Looking for evidence of gender inequality in sexual harassment on Twitter

Katharina Jens on 16 Jul 2015
Twitter has been chosen for this study developed by Katharina Jens, a Media and Communication graduate from the London School of Economics and Political Science, because it has become a platform where abuse has become the most visible following the attacks of the women above. This thesis sets out to empirically provide evidence for the inequality produced online, by analysing a snap-shot of the sexual harassment a lot of women are experiencing daily on Twitter.

Why I decided to study feminist activism on social media

Sujatha Subramanian on 15 Jun 2015
"As part of my research, I found it important to not just study and document such instances of misogynistic violence in online spaces but also instances of activism, of resistance, of solidarity," states Sujatha Subramanian in this great article that tracks back the path she walked to write "From the streets to the web: Looking at feminist activism on social media".

Internet intermediaries and violence against women online: User policies and redress framework of Facebook, Twitter and YouTube

Carly Nyst on 4 Aug 2014
A recent report, “Internet intermediaries and violence against women online” released by the Association for Progressive Communications for the “End violence: Women’s rights and safety online” project, analyses the policies and redress framework of the three major internet intermediaries: Facebook, Twitter and YouTube, in regard to violence against women online. These case studies allow APC to further its progress by creating a bridge between social networking platforms and policymakers by analyzing and addressing concerns found in the intermediaries’ online policies and responses to issues of VAW.

Some unfortunate aspects of social media in Pakistan

on 3 Dec 2013
With increased internet penetration in Pakistan, the youth of the country has taken enthusiastically to connecting and socializing via social media networks. It has allowed expression and surfacing of youth voices like never before. Social media platforms such as Facebook, Twitter, YouTube, Thumblr, Blogsphere etc. have offered convenient public forums for a large number of people to interact, to share their stories, information, personal experiences or views etc. Of the different networks, Facebook remains the most popular here. Sixty two percent of Pakistan’s population consists of the youth, classified as those in the 18 – 24 age range. Of these, 8 million are users of Facebook.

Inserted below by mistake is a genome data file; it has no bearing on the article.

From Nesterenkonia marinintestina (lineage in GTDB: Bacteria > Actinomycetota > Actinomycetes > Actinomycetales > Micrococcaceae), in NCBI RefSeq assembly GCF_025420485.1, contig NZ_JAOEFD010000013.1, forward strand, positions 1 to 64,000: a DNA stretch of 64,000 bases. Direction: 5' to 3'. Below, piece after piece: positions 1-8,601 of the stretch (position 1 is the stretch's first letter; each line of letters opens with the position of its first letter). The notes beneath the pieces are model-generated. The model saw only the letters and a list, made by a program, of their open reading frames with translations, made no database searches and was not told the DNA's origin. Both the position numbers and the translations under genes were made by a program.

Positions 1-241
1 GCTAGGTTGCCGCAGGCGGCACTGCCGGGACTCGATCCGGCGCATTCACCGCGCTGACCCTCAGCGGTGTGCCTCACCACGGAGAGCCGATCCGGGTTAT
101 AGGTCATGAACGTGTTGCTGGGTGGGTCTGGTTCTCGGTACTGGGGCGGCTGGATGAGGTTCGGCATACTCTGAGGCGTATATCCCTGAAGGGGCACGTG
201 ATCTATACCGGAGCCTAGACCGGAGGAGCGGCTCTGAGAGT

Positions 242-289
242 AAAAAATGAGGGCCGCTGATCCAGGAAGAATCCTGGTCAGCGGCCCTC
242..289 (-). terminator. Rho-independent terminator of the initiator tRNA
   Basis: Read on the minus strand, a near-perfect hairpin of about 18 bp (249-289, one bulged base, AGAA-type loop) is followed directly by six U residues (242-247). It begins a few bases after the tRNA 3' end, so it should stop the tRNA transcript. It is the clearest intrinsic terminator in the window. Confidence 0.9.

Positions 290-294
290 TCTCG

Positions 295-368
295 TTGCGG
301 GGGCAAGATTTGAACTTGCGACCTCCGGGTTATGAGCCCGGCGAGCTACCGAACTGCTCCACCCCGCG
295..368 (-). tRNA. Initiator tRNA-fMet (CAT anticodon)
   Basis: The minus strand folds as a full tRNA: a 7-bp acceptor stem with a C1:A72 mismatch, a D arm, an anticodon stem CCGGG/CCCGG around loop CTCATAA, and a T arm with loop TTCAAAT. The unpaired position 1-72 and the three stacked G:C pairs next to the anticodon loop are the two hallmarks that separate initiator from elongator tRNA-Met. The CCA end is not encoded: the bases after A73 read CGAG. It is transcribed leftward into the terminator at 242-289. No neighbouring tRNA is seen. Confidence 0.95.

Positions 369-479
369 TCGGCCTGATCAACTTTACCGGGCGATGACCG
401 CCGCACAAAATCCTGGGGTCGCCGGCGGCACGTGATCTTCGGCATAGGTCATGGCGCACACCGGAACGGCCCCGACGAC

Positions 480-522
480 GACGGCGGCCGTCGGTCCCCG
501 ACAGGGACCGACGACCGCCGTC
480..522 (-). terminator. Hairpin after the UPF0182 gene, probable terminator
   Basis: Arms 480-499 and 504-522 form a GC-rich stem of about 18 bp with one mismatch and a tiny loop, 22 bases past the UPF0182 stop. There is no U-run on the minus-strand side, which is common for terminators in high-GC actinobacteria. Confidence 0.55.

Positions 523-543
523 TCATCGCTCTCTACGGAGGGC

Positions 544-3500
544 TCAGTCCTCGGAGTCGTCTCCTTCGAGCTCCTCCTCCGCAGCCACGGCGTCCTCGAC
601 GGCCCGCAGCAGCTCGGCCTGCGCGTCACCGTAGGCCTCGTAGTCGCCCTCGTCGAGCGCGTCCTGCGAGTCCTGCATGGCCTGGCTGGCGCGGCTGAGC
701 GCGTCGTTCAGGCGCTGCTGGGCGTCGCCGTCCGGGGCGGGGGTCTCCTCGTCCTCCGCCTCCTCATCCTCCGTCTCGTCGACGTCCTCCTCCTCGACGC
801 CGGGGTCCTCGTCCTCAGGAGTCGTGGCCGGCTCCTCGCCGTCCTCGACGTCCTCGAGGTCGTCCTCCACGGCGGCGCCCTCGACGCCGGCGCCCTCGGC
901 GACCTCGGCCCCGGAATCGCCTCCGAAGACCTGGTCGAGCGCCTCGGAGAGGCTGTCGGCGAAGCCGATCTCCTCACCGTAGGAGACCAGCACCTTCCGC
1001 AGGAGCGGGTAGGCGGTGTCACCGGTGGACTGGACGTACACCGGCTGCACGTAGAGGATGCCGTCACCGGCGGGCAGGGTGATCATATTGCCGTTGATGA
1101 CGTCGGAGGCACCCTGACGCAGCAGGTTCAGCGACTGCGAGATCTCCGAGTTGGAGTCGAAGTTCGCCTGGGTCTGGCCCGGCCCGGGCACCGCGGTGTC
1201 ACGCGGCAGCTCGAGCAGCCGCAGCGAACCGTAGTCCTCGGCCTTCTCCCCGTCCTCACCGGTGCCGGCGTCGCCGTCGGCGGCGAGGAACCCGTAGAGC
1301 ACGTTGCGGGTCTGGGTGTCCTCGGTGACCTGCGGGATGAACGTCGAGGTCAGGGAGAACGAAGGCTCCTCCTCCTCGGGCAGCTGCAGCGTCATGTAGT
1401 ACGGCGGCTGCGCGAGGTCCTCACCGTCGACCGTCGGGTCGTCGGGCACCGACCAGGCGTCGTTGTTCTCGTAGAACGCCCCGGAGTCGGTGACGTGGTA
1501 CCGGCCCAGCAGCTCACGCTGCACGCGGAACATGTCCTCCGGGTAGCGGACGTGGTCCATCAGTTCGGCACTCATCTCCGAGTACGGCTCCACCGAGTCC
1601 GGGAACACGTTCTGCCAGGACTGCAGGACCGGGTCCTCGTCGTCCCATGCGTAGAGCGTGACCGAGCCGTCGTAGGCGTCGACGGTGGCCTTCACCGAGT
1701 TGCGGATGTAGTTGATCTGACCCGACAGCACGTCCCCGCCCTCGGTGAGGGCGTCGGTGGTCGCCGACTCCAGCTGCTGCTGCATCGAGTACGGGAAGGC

Tell me what social network you use and I'll tell you what your struggle is

This article, written by Florencia Flores Iborra for GenderIT.org, analyses some current cultural practices on some of the more popular online social networks, and the ways in which the publication policies of these platforms support or restrict the proliferation of certain behaviors relating to respect for the rights of women on the internet.

Thinking about gender and technology

Nyx McLean on 20 Apr 2012
In South Africa a video recently went viral in which a young woman is gang-raped. This video has re-ignited discussions around gender-based violence within the country, many of these discussions have taken place on social media platforms such as Twitter.